A Pearl of Great Price
Matthew 13: 45 “Again, the kingdom of heaven is like a merchant in search of fine pearls; 46 on finding one pearl of great value, he went and sold all that he had and bought it.”
One day I was attending a Quiet Day at the Episcopal Cathedral in Hartford, CT. The Reverend William Rich was leading the reflection periods. In between the sessions we had 45 minutes to be silent anywhere we chose.
I would go outside and take a “monastic walk” through the downtown, not stopping to talk with anyone.
I happened upon a small independent jewelry store. I had just read a book by Frederick Beuchner, Telling The Truth: The Gospel as Tragedy, Comedy and Fairy Tale (Harper, New York: 1977). It is a series of lectures, the Beecher Lectures, he delivered at Yale one year. In it he begins with some reflections on Henry Ward Beecher, the abolitionist preacher of the 19th century and brother of Harriet Beecher Stowe. Beecher was fascinated by small, beautiful things. He carried a small pouch of jewels in his pocket so that he might hold them in his hand from time to time in dark moments, not unfamiliar to him, to remind him of the intricate beauty of all creation and humankind.
I stepped into the jewelry shop and silently viewed diamonds, rubies, pearls – and was drawn into the firery, internal colors of the opals. I remember standing and peering into that interior universe that seems to blaze within an opal – a sort of microcosmos of all of creation. I stood there entranced by the opals for a few moments that seemed to stretch on for eons. It was all there – everything God had created somehow represented in the opal’s bright and colorful interior.
Upon returning to the cathedral I sat in a pew to listen to what Bill had to share with us next. It was this tiny jewel of a parable of Jesus about one pearl of great value – a pearl that the merchant divests himself “of all that he had and bought it.”
I can only remember one thing that Bill Rich said that morning. But that one thing was a life changing moment. Bill encouraged, exhorted us really, to understand that you are the pearl of great value. You are the pearl of great value, and God is the merchant, the very God who creates you in God’s image – imago Dei. God in Christ gives away all, everything, the entire unfolding of the universe as vast as the heavens and yet able to be contained and displayed within the blazing inner world of an opal. God values you more than anything.
God values you more than anything, more than everything. How often we find that so hard to believe. Not because of God’s judgment, but because of how severely we judge ourselves.
You are the pearl of great value. We all need some sort of pouch of jewels to carry in our pockets that we can reach for, touch and be reminded – we are the pearl of great value, we are imago Dei, we are God’s Beloved.
Just before tragedy struck my two closest colleagues in my church office two years ago, I had given the girls in my World Religion’s class an assignment: to take one verse from a surah in the Qu’ran and illustrate it, doing so in the style of Islamic art. One girl fashioned an origami prayer bubble, and decorated the outside of it with geometric designs. It looks like a flat piece of folded paper. You blow in a hole at one end, and voila! It opens up into a “bubble.” When I looked inside the hole at the end I could see these words from the Qu’ran, “The Lord loves those who put their trust in Him. (3:159)” I was as mesmerized looking into that origami bubble as Beecher with his jewels, as a scientist searching the heavens with the Hubble Telescope or examining a single cell through a microscope.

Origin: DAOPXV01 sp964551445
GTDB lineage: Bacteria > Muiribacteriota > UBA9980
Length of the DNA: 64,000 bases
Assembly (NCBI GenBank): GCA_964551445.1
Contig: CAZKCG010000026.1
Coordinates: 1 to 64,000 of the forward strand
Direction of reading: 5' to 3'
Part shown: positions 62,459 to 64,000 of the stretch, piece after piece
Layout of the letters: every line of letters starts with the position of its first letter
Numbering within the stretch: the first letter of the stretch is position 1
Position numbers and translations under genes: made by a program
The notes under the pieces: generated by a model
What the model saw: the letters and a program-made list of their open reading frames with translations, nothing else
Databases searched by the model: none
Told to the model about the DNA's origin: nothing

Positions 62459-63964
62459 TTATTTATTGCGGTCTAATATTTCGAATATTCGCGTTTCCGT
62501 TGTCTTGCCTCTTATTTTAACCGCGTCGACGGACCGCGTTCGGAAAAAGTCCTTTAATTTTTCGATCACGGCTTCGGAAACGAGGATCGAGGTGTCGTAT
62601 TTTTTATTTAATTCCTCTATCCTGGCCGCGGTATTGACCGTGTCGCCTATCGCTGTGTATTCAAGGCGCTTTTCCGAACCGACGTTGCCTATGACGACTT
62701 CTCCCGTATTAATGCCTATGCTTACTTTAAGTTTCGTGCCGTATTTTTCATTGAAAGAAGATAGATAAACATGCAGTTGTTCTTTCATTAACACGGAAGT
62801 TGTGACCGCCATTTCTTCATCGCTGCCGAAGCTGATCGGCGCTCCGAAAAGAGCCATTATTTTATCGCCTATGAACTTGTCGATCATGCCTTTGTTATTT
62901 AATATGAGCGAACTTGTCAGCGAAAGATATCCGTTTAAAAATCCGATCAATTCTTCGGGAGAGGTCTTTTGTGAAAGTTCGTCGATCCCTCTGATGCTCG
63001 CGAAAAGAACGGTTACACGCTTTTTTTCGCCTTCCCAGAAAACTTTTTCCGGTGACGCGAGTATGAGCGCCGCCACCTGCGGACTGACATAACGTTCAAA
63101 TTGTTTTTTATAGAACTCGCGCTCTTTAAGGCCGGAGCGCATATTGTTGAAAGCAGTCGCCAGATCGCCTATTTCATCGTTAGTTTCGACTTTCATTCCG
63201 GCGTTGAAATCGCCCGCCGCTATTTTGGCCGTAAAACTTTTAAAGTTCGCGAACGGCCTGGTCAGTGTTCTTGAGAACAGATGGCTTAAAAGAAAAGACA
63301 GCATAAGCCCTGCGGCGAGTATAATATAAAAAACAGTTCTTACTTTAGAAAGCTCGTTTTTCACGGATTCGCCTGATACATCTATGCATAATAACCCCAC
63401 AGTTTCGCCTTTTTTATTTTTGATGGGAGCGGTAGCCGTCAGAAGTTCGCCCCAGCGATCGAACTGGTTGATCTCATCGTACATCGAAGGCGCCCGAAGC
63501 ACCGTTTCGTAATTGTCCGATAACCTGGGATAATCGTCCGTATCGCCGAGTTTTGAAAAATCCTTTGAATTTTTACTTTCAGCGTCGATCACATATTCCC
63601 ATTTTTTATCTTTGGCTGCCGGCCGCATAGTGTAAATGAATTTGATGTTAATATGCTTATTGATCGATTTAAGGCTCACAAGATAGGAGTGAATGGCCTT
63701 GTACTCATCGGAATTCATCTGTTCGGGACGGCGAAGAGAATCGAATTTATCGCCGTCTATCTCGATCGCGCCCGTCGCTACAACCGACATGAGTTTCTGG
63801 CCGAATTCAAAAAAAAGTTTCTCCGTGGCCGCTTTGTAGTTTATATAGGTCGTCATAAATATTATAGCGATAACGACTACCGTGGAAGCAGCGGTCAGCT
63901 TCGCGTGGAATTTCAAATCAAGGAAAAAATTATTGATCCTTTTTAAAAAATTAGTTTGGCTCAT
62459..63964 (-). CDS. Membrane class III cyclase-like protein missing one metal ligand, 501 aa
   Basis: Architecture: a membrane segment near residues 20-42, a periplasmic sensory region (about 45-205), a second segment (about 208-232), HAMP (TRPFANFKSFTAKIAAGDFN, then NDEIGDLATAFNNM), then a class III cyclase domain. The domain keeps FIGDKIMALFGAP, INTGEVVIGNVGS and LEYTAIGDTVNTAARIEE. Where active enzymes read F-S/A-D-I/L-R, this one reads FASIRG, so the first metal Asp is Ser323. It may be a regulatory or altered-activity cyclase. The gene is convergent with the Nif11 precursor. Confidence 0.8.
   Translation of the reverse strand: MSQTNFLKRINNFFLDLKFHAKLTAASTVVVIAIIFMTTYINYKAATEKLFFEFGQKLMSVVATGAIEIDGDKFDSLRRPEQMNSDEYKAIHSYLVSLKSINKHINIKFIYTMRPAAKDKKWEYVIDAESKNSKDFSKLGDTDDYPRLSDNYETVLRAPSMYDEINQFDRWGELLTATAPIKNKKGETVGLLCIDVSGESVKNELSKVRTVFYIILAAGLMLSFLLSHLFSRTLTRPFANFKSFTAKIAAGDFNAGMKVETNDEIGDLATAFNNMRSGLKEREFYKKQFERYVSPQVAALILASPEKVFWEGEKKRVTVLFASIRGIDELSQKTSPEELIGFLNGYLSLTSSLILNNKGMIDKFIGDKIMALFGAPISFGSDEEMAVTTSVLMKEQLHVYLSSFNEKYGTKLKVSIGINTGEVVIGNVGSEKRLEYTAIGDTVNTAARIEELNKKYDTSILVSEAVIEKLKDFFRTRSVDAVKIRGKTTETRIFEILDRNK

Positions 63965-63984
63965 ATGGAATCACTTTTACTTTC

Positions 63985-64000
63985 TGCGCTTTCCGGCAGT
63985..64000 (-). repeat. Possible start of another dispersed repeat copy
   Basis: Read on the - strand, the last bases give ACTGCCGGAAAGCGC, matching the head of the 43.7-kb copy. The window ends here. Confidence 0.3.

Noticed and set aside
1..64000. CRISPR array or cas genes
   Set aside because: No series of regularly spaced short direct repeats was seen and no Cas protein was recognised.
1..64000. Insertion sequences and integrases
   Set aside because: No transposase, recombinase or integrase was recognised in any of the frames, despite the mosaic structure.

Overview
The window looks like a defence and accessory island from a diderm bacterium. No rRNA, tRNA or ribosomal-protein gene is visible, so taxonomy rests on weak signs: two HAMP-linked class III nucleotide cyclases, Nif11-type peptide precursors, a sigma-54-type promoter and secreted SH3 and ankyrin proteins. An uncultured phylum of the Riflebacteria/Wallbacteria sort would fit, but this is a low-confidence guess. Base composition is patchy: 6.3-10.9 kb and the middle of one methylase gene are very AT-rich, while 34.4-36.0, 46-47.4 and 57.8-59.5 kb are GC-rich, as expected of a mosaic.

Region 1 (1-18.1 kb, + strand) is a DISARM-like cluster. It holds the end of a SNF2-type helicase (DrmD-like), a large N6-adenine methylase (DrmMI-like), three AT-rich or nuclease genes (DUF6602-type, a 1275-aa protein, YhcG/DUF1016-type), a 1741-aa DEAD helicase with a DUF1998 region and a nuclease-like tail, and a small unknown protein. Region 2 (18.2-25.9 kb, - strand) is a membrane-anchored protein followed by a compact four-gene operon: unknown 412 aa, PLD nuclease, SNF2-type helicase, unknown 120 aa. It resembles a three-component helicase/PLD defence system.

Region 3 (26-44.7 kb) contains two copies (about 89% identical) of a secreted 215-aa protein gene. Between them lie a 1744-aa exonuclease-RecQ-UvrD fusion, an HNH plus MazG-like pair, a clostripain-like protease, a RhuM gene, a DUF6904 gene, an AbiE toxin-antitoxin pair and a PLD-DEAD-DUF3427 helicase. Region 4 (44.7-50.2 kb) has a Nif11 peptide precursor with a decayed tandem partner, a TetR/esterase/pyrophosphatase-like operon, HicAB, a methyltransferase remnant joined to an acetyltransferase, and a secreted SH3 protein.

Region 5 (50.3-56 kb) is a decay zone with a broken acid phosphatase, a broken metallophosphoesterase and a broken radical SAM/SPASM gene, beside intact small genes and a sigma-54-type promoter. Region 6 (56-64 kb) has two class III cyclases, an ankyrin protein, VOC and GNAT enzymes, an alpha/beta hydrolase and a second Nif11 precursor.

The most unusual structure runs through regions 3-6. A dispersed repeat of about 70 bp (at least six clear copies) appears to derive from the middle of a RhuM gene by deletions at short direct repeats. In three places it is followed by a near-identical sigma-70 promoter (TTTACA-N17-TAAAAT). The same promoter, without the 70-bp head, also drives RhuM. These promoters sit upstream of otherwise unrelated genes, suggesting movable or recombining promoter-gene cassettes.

A few days later I was confronted with the tragedy of the Gospel in the most human terms. As I began to sort through the tsunami of feelings threatening to demolish my faith, I began to take the prayer bubble wherever I went. It was in my shirt pocket every day-over my heart. From time to time I would take it out, blow it up, look inside and be reminded that I am a pearl of great value, I am God’s beloved, I am the object of the Lord’s love. It became an important talisman for my healing and my faith.
Beuchner’s notion of the Gospel as comedy lies in those unexpected moments when we find ourselves in the most unlikely of places being touched by God – reminded of the utterly absurd notion that a God who with the utterance of one word, “Light,” can set in motion the unfolding mysteries and beauties of an entire universe is also attentive to you and me, giving away everything for my sake and your sake.
“You are the pearl of great price,” said Bill Rich that morning in Hartford, CT, home to the Harriet Beecher Stowe Center and to a fine little jewelry store around the corner from the Episcopal Cathedral. We all need to be reminded of those words.
Bill’s aunt Sally was for a couple of years my yoga instructor and mentor. She would always have us lie on our mats at the end of a session to rest and meditate. Sally Rich would say the words, “Where is your mind?” We all need to be reminded of these words as well. For where our mind is is where we are.
We all need a talisman of some kind we can carry around so that whenever we reach into our pockets we might remember that the Jesus in Matthew’s gospel says, “You are the pearl of great value – you are God’s beloved.” That this same Jesus, flesh and blood like every one of us, gives it all away for you and for me. This is where our minds need to be – constantly reminding ourselves that we are made in the image of God, as are all other people around the world. We are each and every one of us pearls of great price. Remember this and all that it means and implies. It really is as simple as this. If our minds are set on our being pearls of great value, our hearts will be set on fire with the brilliance of an opal sparkling in the light. Amen.